Friday, 6 March 2009

"In the end/ Everybody wins/ As long as we remember there's a reason for incredible wealth/ Incredible luck"

(From Seaguy, by Grant Morrison & Cameron Stewart)

In case anyone hasn't read it yet, here's an excerpt from Charlie Brooker's recent rant about the state of British politics:
It's all over. The politicians have finally shut us out of their game for good and we have nowhere left to turn. We're not part of their world any more. We don't even speak the same language. We're the ants in their garden. The bacteria in their stools. They have nothing but contempt for us. They snivel and lie and duck questions on torture - on torture, for Christ's sake - while demanding we respect their authority. They monitor our every belch and fart, and insist it's all for our own good.

Straw wrote, "If people were angels there would be no need for government . . . But sadly people are not all angels." That rather makes it sound as though he believes politicians aren't mere people. Maybe they're the gods of Olympus. Maybe that's why they're in charge.

Thing is, they could get away with this bullshit while times were good, while people were comfortable enough to ignore what was happening; when people were focusing on plasma TVs and iPods and celebrity gossip instead of what the politicians were doing - not because they're stupid, but because they know a closed shop when they see one. But now it looks as if those times are at an end, and more and more of us are pulling the dreampipes from the back of our skulls, undergoing a negative epiphany; blinking into the cold light of day.

There's more righteous anger at the link above.

Also well worth reading is Millennium Elephant's response, which I found via Andrew Hickey. The Elephant moves beyond Brooker's perfectly expressed rage and starts pondering what this means for those attempting to do something different from within a political party (for the Elephant, the Lib Dems).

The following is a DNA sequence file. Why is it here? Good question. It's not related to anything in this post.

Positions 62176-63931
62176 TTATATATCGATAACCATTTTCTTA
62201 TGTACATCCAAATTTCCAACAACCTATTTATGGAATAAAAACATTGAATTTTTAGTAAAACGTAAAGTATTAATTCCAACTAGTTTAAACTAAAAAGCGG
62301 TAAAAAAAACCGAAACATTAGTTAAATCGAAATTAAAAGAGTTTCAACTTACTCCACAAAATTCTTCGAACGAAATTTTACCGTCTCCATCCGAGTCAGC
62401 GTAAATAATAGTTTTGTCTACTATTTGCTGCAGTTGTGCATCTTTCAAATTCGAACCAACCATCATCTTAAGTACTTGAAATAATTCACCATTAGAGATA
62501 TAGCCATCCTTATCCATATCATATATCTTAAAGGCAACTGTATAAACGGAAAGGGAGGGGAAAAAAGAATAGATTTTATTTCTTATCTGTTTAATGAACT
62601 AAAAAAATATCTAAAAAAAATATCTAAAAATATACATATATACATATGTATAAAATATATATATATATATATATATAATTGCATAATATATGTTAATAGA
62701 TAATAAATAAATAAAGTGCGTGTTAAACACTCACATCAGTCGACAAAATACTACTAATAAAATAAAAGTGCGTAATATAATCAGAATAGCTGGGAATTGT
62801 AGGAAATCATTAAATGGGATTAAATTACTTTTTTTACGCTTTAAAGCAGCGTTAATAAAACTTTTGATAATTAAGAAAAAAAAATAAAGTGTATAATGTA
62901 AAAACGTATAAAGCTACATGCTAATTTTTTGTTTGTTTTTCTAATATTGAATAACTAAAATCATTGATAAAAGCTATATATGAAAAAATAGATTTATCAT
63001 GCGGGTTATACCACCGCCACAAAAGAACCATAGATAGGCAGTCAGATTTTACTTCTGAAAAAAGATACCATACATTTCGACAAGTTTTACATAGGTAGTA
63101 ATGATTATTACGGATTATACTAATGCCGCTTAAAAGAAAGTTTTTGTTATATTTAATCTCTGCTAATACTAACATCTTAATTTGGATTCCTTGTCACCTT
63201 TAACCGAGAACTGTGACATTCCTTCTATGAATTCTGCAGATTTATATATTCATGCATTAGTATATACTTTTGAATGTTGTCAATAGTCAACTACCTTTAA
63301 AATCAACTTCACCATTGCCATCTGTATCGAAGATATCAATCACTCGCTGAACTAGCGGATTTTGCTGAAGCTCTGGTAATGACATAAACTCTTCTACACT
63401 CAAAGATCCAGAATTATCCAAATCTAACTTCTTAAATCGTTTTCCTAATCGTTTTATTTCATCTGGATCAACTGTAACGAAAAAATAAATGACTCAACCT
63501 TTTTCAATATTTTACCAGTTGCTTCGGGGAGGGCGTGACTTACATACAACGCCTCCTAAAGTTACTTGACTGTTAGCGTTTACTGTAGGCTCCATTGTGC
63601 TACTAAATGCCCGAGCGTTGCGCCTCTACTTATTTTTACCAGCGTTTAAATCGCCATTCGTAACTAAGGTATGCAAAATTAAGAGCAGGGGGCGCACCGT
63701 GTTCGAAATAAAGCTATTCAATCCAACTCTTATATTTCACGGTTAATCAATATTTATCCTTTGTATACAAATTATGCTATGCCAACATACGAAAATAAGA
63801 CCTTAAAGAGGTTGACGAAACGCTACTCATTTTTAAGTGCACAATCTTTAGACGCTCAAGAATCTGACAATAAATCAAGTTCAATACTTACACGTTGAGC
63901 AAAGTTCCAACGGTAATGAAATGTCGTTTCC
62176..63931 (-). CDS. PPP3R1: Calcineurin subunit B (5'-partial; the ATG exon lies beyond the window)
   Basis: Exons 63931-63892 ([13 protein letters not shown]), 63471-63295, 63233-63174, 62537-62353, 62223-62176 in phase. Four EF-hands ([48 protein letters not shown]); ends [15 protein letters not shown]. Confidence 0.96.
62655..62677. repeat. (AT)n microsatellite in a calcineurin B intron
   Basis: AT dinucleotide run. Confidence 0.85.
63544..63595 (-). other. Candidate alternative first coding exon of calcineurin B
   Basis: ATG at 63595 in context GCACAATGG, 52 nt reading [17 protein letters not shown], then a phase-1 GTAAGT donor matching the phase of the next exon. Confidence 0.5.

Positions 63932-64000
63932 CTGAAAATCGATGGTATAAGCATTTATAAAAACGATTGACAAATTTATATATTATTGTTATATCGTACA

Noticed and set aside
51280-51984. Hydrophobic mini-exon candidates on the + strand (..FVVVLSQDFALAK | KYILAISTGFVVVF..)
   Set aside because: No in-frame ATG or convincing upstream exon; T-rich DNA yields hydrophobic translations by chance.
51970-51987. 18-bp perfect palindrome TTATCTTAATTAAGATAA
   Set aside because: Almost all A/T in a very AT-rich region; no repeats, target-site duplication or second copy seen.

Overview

The Elephant also takes a shot at Brooker for expressing these concerns in the pages of a newspaper that supports the Labour government. This is a sticky question for me, because I do agree that the media are complicit in maintaining the fantasy of THE WAY THINGS WORK*, and this complicity makes me groggy with rage. That said, for all that the comparison between dissenting media types and dissenting backbenchers is brutal and cutting, I don't find it entirely convincing in the end. In both cases, I can certainly empathise with people trying to work against the dominant pull of the organisations they work in. It's easy to mock those who claim to be "fighting the system from the inside" (Ghost World does this so well that I feel no need to compete), but (1) I'm Scottish, and I know far too many bewildered Labour supporters who're still trying to comprehend how far their party has strayed from their values, and (2) I think the responsibilities of a published essayist and a politican are by necessity different. The country would be far healthier if those disillusioned Labour supporters & politicians moved beyond the Labour/Tory binary (and a great many Scottish voters have, hence the election of an SNP government in the Scottish Parliment!), but if anything I'd rather more essays like those written by Brooker and the Elephant appeared in newspapers that generally support the British Labour Government. Indeed, as far as I'm concerned this sort of dissonance in the mainstream media could potentially increase the perceived feasibility of SOMETHING DIFFERENT, which seems to me to be a potentially worthwhile endeavor. (See, also: K-Punk on Channel 4's adaptations of David Peace's Red Riding novels.)